Don’t read this if your children are happily following their regular school math curriculum at home. Do read this if you need to be reassured that the activities your children prefer to do may actually have educational value.
Right now, my children prefer to play board games.** And not the board games I like.
Today we played Risk. This game confuses me. I didn’t play it as a kid. My adult brain doesn’t want to deal with this game right now. BUT my adult brain is also wise enough to know that it doesn’t really need to deal. Here’s what “home school” looked like today and why it was a great learning day…
The 11-year-old and the 7-year-old set up the game. I got myself a cozy blanket and a cup of tea. I let my phone rest in another room (except when I noticed the mathy moment and needed to take a photo of it.) The last time we tried to play this game, we missed a key instruction, so this time the 11-year-old read the instructions very carefully and very thoroughly. (Boom! Learning opportunity #1: Reading comprehension practice!) Then he had to explain his understanding multiple times not just to me (I am very patient), but also to his younger brother (less patient.) (Learning opportunity #2: Communication skills!)
We placed our game pieces all over the board, which gave us the opportunity to talk about what the board actually looks like. Seeing a map of the world offers so many openings for discussion. Pick and choose what works for you. (Learning opportunity #3: Geography, World Politics, Map-making, etc. etc.)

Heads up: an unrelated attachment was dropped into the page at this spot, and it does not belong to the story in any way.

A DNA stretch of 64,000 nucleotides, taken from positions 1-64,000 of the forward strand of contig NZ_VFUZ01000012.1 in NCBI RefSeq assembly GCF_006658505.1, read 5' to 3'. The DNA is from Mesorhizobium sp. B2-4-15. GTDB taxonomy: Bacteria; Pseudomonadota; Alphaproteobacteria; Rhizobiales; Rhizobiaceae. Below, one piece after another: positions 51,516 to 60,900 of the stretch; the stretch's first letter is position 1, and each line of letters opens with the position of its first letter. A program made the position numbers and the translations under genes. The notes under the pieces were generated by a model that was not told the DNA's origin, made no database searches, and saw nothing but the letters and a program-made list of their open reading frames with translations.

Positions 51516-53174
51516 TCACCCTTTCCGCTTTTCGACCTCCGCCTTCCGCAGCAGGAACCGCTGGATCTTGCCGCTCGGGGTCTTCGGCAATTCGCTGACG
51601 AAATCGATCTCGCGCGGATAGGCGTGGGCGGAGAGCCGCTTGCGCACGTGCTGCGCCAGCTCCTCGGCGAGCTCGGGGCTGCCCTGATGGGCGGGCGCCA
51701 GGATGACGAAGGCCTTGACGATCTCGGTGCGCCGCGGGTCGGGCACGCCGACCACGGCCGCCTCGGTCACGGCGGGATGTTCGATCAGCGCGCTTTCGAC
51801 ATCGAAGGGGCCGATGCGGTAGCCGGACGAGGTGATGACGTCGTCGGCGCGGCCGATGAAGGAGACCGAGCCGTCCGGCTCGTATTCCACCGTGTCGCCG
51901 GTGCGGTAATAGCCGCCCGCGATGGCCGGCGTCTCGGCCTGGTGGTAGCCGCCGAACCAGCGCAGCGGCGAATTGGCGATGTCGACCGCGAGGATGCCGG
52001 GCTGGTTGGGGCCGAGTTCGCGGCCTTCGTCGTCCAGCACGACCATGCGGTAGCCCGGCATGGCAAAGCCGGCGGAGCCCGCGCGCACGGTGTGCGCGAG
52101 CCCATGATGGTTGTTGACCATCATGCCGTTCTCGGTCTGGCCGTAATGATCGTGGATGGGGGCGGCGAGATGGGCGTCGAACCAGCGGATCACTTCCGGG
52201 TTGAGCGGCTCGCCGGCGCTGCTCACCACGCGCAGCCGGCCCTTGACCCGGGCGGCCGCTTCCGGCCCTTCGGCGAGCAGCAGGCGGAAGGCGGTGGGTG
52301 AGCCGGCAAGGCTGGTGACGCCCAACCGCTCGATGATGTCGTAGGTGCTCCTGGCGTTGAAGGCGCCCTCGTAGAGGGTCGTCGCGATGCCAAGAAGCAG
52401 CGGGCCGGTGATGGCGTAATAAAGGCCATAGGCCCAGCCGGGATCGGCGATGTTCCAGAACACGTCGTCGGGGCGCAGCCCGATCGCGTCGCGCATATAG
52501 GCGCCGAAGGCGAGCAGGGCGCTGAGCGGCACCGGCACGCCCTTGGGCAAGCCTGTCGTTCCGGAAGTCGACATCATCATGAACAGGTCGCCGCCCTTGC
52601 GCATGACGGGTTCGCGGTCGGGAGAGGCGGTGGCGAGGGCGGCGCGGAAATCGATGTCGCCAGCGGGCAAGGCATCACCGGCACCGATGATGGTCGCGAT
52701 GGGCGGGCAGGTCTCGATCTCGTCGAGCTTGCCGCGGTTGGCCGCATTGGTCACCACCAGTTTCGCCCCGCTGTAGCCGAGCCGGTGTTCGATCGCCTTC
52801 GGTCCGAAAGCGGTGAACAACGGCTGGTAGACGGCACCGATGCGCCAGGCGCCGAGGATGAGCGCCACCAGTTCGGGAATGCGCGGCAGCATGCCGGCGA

As you play Risk, you must make decisions about how your troops will move into other territories. You need to decide how many troops to move and where to move them. In the process, you will be trading out infantry, cavalry, and artillery — representing 1, 5, and 10 troops respectively. The 11-year-old managed these exchanges with ease. The 7-year-old is not yet adept with how to add and subtract his number of troops. So, while he can do the paper math problem 5 – 3 = 2, he does not yet see the same problem when he places a cavalry down and picks up 3 of his infantry, leaving him 2 infantry to work with. (Learning opportunity #3: Numerical flexibility! Mental math!) If I just blew your mind with that un-illuminating explanation, don’t worry. You don’t need to understand what I just said (or tried to say…it’s not the best description) for your child to get the mental benefits from it.
Throughout the game you and your kids will be making all sorts of strategic decisions. Part of the risk of Risk is your decision about the likelihood of rolling particular dice combinations in defense of your territory. Again, you do not need to understand the math behind that in order for your child to experience its value. (Learning opportunity #4: Experience with probability and odds)
Are you convinced? I was. Perhaps it was just because I needed to be convinced…today my kids did not want to do “school math”, but they were excited to play a very long and complicated (to my mind) board game.
Until, of course, the inevitable happened…
The 11-year-old became discouraged because he didn’t like losing to both his little brother and his mother, and the 7-year-old saw his opportunity to inflict pain as his troops moved in. (Learning opportunity #5: Knowing when to stop.)
(Mathematically…if your children are asking to play a game, do it. There’s likely some math value to it. Or some other learning value. Or, at the very least, some family bonding value.)
**Untrue. They actually prefer to play video games.